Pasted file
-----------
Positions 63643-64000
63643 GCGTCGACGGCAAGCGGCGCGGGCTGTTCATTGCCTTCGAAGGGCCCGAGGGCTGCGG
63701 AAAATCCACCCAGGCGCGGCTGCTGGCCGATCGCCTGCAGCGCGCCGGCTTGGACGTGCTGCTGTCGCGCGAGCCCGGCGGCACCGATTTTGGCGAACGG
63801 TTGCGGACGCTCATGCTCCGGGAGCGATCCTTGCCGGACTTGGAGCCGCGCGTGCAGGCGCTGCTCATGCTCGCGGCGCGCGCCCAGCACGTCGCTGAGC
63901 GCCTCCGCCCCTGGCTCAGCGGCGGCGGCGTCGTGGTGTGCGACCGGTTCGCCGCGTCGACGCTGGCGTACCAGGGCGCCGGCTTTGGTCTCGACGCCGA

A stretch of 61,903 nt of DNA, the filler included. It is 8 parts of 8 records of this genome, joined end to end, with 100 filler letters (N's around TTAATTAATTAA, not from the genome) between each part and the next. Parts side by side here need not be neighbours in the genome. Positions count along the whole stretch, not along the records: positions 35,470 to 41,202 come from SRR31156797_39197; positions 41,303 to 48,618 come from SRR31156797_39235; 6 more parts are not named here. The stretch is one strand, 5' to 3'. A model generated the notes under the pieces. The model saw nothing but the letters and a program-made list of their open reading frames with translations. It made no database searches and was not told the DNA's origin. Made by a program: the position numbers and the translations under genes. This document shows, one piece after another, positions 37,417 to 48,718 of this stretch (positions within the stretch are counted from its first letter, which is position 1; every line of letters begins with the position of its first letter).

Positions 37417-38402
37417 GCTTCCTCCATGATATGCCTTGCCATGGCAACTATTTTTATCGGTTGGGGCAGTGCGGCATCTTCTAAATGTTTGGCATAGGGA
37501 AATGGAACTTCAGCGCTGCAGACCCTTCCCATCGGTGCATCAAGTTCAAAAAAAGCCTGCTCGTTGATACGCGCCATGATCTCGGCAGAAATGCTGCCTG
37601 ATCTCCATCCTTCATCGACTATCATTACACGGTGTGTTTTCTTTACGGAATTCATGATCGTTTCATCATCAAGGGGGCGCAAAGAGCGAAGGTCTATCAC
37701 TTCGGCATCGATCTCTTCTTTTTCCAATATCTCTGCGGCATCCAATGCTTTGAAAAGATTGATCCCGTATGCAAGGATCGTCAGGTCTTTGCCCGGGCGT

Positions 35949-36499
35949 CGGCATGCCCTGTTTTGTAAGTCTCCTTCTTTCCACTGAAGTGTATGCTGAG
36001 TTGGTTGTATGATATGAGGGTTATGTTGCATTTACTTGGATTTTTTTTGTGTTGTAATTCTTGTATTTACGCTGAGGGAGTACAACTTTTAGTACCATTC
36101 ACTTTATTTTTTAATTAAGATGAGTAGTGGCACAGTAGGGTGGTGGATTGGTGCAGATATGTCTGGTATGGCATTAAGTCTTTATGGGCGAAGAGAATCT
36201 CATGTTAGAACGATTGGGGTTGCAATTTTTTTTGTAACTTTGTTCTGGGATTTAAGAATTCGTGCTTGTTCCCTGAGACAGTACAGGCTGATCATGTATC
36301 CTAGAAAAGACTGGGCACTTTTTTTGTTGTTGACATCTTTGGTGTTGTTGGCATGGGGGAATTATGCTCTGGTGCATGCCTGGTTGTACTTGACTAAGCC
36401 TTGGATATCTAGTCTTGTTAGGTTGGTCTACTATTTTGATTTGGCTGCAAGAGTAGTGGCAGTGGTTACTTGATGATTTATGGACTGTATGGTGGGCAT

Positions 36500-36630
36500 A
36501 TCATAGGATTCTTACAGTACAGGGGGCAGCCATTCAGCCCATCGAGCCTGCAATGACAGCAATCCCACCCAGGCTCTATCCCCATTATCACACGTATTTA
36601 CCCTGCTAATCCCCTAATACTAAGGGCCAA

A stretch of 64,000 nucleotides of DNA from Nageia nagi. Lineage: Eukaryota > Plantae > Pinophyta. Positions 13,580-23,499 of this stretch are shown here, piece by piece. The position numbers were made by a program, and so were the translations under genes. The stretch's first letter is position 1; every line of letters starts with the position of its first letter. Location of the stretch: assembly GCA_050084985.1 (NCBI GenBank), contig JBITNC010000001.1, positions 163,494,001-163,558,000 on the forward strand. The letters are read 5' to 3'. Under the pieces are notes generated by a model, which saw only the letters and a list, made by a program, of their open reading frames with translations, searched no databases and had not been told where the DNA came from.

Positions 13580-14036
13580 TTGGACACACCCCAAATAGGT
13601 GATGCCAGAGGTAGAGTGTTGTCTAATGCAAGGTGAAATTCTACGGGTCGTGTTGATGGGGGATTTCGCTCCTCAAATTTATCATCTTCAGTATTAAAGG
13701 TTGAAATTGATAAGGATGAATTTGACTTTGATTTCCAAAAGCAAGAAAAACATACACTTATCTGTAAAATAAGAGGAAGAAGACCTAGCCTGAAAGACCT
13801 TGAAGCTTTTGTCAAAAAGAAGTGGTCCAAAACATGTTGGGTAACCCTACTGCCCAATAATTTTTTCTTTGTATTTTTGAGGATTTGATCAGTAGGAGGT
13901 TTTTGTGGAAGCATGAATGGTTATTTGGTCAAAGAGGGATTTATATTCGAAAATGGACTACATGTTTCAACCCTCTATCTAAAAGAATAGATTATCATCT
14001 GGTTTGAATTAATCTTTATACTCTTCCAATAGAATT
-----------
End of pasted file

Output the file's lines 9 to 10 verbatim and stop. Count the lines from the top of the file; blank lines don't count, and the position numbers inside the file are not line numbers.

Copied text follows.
37501 AATGGAACTTCAGCGCTGCAGACCCTTCCCATCGGTGCATCAAGTTCAAAAAAAGCCTGCTCGTTGATACGCGCCATGATCTCGGCAGAAATGCTGCCTG
37601 ATCTCCATCCTTCATCGACTATCATTACACGGTGTGTTTTCTTTACGGAATTCATGATCGTTTCATCATCAAGGGGGCGCAAAGAGCGAAGGTCTATCAC